Published October 13, 2015

What’s it all about?

Simon may be trapped in a foreign prison and facing his execution in a matter of hours, but that’s not what this is about… Not really. As his mother and father arrive for his final visiting hour, this is about parent-child relationships and whether you should get things off your chest while you still have the chance or let them die with you.

Within minutes of meeting Simon you know which route he’s going to take, and it’s not going to end well… for anybody.

Who’s in it?

A stellar line-up of performers is crammed into the Trafalgar Studios’ most intimate space. The Game star Tom Hughes leads the cast as Simon. Hughes’ Simon is consumed by fear – terrified and shaking uncontrollably – but at the same time he’s deliberately aggravating, self-confident and relentlessly cruel in a situation that would usually warrant tenderness and emotional farewells.

Anthony Head is compelling as his father Edward, agitated by his darkest secret, struggling to control his temper and embarrassed by his son’s crude questioning.

Caught in the middle of their disputes, Niamh Cusack captures the unimaginable distress of a mother whose son is hours away from his death.

What should I look out for?

A moment capable of breaking the most hardened of hearts, as Cusask’s Sylvia enters the visiting room to see her son for the final time.

More moments – some poignant, others hilarious – as Hughes’ Simon remembers his former life on the other side of the bars, from the feeling of walking on grass to painting his dog red as a child.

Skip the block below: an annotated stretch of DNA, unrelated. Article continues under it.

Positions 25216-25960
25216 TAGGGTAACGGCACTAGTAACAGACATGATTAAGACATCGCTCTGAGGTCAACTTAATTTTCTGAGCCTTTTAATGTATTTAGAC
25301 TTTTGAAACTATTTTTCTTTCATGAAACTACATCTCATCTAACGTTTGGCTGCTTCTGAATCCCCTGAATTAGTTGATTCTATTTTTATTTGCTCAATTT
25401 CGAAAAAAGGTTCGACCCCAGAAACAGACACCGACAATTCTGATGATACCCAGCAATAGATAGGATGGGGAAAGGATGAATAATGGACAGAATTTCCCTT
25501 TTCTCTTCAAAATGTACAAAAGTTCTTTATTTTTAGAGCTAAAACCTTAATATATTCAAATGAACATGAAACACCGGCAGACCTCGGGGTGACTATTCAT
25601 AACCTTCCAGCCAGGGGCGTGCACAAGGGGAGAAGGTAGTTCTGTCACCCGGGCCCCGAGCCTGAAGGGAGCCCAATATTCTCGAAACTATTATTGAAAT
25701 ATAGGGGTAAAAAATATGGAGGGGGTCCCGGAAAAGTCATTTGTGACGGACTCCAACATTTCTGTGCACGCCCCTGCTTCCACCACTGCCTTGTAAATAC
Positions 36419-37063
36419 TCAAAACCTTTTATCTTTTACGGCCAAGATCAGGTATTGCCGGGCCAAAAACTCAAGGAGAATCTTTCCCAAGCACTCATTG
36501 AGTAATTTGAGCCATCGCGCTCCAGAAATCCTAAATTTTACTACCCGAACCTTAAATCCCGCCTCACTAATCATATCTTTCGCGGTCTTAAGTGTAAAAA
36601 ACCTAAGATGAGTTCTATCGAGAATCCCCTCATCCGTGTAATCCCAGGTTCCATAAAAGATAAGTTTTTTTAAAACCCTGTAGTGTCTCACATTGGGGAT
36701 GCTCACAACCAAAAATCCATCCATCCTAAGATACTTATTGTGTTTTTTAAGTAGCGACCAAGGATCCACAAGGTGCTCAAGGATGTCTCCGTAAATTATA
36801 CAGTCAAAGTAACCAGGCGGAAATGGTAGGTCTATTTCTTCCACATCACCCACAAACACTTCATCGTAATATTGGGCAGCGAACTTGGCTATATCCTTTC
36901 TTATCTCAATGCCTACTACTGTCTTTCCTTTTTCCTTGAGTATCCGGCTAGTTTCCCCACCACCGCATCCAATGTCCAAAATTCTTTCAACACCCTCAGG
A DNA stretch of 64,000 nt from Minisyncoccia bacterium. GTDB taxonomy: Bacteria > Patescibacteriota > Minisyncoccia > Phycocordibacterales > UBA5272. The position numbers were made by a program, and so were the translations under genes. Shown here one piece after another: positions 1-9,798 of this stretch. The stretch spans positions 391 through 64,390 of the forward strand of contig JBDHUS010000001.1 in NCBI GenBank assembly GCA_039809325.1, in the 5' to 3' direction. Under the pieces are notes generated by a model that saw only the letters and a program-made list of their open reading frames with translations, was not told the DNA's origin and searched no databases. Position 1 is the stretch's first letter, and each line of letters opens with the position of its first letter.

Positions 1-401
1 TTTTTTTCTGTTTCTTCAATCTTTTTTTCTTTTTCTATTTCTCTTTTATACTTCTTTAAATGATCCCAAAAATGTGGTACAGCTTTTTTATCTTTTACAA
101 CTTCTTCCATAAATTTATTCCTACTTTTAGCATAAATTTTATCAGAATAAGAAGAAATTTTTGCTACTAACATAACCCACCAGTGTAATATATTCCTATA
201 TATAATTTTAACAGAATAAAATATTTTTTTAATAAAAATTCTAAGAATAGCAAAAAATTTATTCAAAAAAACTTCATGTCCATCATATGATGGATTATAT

In a nutshell?

Tom Hughes gives a mesmerising performance as the condemned man at the heart of Paul Andrew Williams’ gut-wrenching debut play.

Who was in the press night crowd?

More recognisable faces than you’re ever likely to see in such a tiny auditorium were out in force to support Williams in his theatrical writing debut. Angela Griffin, Nick Moran, Andy Nyman, David Baddiel, Toby Stephens, Charles Dance, Laura Carmichael, even Bilbo Baggins himself – Martin Freeman – were seen taking their seats for this intense 85 minutes of scintillating drama.

What’s being said on Twitter?

Will I like it?

This one will very much depend on whether you’re a fan of tear jerkers or indeed willing to let yourself sob uncontrollably in public. The performances are exceptional, the story is compelling and the production is beautifully executed, but boy will you leave the theatre feeling depressed. We recommend you take tissues… Lots of them.

Ticking is playing at the Trafalgar Studio 2 until 7 November. You can book tickets through the venue’s website.

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